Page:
L.A. District Attorney Steve Cooley has lawyered up in preparation for a drawn-out fight with Kamala Harris in the still too-close-to-call race for attorney general.
In a memo to supporters on Thursday night, Cooley's consultant Kevin Spillane vowed to fight any "manipulations of the ballot counting process by the Harris campaign."
Cooley also claimed a potential advantage in the ongoing tabulation, arguing there are more uncounted ballots in counties that favored Cooley than in counties that went for Harris.
As of 9 a.m. today, Harris led Cooley by 17,000 votes, or about two-tenths of a percent. The Harris campaign has argued that because Harris led among votes cast on Election Day, she should have a 3-point advantage among the 1.9 million or so uncounted ballots statewide.
The Harris camp is probably hoping the election doesn't come down to those 75 ballots found yesterday floating in a pond at the Palace of Fine Arts in San Francisco. For reasons unknown, a poll worker is alleged to have stolen the ballots and a memory pack from a San Francisco polling place on election day. The San Francisco Department of Elections says the suspect, Karl Nicholas, used to be a registered Republican but is now a "decline to state."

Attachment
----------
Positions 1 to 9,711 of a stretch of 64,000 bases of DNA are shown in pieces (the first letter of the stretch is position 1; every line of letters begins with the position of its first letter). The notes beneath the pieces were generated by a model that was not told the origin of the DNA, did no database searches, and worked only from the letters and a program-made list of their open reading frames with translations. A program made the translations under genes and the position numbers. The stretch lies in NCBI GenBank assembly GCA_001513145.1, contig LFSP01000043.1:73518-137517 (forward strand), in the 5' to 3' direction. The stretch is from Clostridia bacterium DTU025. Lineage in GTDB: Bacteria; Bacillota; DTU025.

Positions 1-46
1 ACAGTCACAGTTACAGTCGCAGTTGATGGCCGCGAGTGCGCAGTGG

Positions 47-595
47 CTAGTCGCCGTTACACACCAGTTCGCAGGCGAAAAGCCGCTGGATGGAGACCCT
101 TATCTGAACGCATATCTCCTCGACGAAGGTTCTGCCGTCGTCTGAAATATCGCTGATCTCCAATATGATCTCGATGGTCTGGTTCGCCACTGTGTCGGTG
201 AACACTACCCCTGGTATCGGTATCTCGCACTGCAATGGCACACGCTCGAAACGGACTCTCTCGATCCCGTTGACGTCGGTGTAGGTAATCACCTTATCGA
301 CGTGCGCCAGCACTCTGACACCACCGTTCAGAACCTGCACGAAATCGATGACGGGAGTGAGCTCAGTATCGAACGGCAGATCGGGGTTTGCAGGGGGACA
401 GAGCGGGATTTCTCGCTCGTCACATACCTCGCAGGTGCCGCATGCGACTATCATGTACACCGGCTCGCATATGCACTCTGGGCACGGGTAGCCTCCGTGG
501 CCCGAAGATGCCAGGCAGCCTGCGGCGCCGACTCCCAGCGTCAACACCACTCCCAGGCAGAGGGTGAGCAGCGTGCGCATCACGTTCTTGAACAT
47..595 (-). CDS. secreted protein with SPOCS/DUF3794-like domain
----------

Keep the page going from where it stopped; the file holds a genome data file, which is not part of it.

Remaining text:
Authorities say the ballots are waterlogged, and probably couldn't be counted even if they were legible, because the "chain of custody" had been broken. Harris beat Cooley 70-20 in San Francisco, so you figure those ballots would have given her an extra 37-vote margin. It probably won't matter, but who knows. In a super-close race, everything matters.
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So far, the Harris campaign has seemed more confident than the Cooley campaign. In his memo, Spillane said the campaign is "optimistic" and argued that Cooley has a "very strong chance of winning." The Harris campaign, meanwhile, asserted Wednesday that Harris "will be the next Attorney General of the State of California."
Perhaps the Cooley campaign simply doesn't want to repeat the mistake that Cooley made on Tuesday night, when he declared victory even though his advisers told him it was too early. Once bitten, twice shy.
Below, from Fox 11 News, the video of that Dewey-esque moment: